It may be possible to slow the decline in memory and learning as we age by tackling poor sleep, researchers hope.
Their study, in the journal Nature Neuroscience, has revealed an intimate relationship between an ageing brain, sleep and memory.
Experiments showed that changes in the ageing brain damaged the quality of deep sleep; this in turn hampered the ability to store memories.
Scientists want to test ways of boosting sleep to halt memory decline.
Wisdom may come with age, but both the brain and the body take the strain of time. Many people will be aware that both their memory and sleep are not as good as in their earlier years.
Researchers at the University of California, Berkeley, said it was unknown whether changes in the brain, sleep and memory were all separate signs of ageing or deeply connected.
A good kip
They performed a series of experiments on 36 people - an even split of those in their twenties and their seventies.
First the team showed that they could use the state of a region of the brain, called the medial prefronal cortex, to predict how much deep, or slow-wave, sleep a person would have.
That part of the brain is essential for entering deep sleep, but with age the region degrades.
Secondly, they showed that the amount of deep sleep could be used to predict how well people would do on memory tests.
The younger patients getting loads of good quality sleep performed better on tests than their older colleagues who had worse quality sleep.
One of the researchers, Dr Matthew Walker told the BBC: "Taken all together, the deterioration of the brain leads to the deterioration of sleep to the deterioration of memory."
"Slow wave sleep is critically important for cementing new memories you've recently learned. It's like clicking the save button.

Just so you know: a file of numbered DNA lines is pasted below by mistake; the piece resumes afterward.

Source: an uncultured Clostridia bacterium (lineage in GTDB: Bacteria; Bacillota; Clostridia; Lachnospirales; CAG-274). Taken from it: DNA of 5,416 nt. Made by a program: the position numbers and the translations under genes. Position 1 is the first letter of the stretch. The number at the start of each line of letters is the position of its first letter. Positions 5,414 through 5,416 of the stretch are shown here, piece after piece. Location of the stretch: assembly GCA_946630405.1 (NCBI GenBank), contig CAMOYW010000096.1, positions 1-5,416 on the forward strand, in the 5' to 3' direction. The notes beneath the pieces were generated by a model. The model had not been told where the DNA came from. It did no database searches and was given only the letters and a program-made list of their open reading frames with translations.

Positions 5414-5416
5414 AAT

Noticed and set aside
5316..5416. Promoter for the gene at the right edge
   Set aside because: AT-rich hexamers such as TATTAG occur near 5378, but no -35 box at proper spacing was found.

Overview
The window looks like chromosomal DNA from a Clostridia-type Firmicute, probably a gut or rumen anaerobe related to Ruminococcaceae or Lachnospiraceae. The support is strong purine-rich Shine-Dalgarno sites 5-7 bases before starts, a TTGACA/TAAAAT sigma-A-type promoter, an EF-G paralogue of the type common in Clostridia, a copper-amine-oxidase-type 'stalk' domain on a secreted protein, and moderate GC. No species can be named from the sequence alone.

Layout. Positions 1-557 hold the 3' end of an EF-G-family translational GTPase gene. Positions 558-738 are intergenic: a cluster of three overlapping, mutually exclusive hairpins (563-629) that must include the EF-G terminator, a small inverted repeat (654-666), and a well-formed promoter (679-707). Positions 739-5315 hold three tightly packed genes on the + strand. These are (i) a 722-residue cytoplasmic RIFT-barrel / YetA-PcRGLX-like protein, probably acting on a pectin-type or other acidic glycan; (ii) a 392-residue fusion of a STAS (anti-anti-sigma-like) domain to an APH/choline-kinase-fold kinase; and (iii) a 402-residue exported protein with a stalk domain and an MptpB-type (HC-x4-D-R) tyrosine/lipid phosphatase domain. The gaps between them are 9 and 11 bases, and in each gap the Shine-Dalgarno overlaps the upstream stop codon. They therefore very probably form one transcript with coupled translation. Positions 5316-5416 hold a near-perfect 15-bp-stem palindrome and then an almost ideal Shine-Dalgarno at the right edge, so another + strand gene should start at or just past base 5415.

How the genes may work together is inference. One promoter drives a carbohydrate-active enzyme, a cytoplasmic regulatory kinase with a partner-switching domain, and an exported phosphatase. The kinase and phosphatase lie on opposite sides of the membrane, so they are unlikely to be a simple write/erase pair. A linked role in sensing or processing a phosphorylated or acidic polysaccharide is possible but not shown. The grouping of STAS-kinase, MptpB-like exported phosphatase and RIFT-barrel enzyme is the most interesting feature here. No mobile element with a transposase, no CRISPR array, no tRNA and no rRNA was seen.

"It's especially depressing as I continue to get older, but there might be a silver lining."
Researchers are not able to restore the ageing section of the brain, but they believe they can do something about sleep.
It is possible to boost the quality of sleep by stimulating the right region of the brain with electricity during the night.
The researchers said this had been shown to boost memory performance in young people and they wanted to begin experiments on elderly patients too.
"You don't have to restore brain cells to restore sleep," said Dr Walker who described their aim as "jump-starting" the system.
In patients with dementia, the symptoms of brain cells dying, bad sleep and memory loss are far far worse than in normal ageing.
Some studies have suggested a link between and dementia. A report, published in the journal Science Translational Medicine, suggested problems sleeping may be an early sign of Alzheimer's.
Dr Simon Ridley, from the charity Alzheimer's Research UK, said further studies were needed to confirm the link.
"Increasing evidence has linked changes in sleep to memory problems and dementia, but it's not clear whether these changes might be a cause or consequence.
"The people studied here were followed for a very short period, and one next step could be to investigate whether a lack of 'slow-wave' sleep may also be linked to a long-term decline in memory."